Similar adverse event risk for typical, atypical antipsychotics

Similar adverse event risk for typical, atypical antipsychotics

(HealthDay)—The risks of adverse events are similar with short-term use of typical and atypical antipsychotic medications (APMs) after cardiac surgery in seniors, according to a study published online Feb. 10 in the Journal of the American Geriatrics Society.

Dae H. Kim, M.D., M.P.H., Sc.D., from the Brigham and Women's Hospital in Boston, and colleagues conducted a involving individuals (mean age, 70 years) undergoing grafting or valve surgery (3,706 patients). Participants were either newly treated with oral atypical (2,580 patients) or typical (1,126 ) APMs.

The researchers found that the median treatment duration was three and two days, respectively, for atypical and typical APMs, in the propensity score-matched cohort. No large differences were seen for atypical versus typical cohorts in in-hospital mortality (5.4 versus 5.3 percent; risk difference [RD], 0.1 percent; 95 percent confidence interval [CI], −2.1 to 2.3 percent), arrhythmia (2.0 versus 2.2 percent; RD, 0.0 percent; 95 percent CI, −1.4 to 1.4 percent), pneumonia (16.1 versus 14.5 percent; RD, 1.6 percent; 95 percent CI, −1.9 to 5.0 percent), and length of stay (9.9 versus 9.3 days, mean difference, 0.5 days; 95 percent CI, −1.2 to 2.2). Compared with typical APMs, use of brain imaging was more common after initiating atypical APMs (17.3 versus 12.4 percent; RD, 4.9 percent; 95 percent CI, 1.4 to 8.4).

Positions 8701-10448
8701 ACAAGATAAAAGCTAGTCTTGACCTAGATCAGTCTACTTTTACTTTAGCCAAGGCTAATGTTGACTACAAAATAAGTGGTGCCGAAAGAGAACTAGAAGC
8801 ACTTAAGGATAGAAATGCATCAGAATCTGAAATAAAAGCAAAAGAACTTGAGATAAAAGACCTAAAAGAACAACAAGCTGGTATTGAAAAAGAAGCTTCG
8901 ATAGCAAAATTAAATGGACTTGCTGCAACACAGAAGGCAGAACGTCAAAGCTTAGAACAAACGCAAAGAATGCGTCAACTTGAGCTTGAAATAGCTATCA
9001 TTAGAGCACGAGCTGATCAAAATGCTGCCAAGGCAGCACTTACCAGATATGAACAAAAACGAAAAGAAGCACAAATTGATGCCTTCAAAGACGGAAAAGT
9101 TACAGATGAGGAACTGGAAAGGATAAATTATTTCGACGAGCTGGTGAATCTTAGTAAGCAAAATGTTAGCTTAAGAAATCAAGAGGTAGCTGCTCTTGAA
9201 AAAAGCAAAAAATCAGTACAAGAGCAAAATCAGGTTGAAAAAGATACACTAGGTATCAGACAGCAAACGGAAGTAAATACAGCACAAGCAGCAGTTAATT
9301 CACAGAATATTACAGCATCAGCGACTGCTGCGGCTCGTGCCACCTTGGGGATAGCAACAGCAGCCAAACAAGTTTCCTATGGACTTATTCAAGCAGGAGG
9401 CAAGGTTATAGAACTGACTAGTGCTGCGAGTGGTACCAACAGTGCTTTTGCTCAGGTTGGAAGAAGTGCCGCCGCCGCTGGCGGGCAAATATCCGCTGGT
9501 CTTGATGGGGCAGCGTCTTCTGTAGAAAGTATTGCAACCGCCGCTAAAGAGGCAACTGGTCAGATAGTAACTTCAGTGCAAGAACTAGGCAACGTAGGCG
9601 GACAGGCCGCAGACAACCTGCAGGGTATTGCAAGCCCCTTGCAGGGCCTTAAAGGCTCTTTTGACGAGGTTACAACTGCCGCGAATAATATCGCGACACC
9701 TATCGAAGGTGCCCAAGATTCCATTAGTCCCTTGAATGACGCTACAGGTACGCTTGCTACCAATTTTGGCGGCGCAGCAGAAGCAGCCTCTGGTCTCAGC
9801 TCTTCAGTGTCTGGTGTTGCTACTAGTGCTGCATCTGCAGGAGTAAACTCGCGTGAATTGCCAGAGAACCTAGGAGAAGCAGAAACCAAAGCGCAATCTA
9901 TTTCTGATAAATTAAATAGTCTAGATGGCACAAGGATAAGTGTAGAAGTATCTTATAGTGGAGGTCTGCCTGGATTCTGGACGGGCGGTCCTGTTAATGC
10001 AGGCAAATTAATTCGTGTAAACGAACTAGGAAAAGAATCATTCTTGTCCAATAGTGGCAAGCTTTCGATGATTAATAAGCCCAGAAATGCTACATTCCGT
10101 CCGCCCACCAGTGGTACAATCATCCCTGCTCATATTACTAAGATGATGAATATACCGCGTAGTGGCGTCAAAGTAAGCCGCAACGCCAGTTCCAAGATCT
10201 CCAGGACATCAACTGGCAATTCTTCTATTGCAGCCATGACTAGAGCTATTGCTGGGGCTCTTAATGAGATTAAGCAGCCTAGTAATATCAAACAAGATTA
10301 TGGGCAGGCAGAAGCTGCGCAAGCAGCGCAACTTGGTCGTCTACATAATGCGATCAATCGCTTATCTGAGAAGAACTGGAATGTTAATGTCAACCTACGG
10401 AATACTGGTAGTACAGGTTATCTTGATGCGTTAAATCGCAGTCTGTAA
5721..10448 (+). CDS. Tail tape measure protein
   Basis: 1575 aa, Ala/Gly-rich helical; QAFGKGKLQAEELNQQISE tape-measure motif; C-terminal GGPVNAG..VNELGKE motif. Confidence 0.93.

"More research in a larger sample of individuals undergoing different surgeries is needed to confirm these findings," the write.

Two authors disclosed ties to the nonprofit educational organization Alosa Foundation; two authors disclosed ties to the biopharmaceutical industry.

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Citation: Similar adverse event risk for typical, atypical antipsychotics (2017, February 15) retrieved 5 April 2020 from
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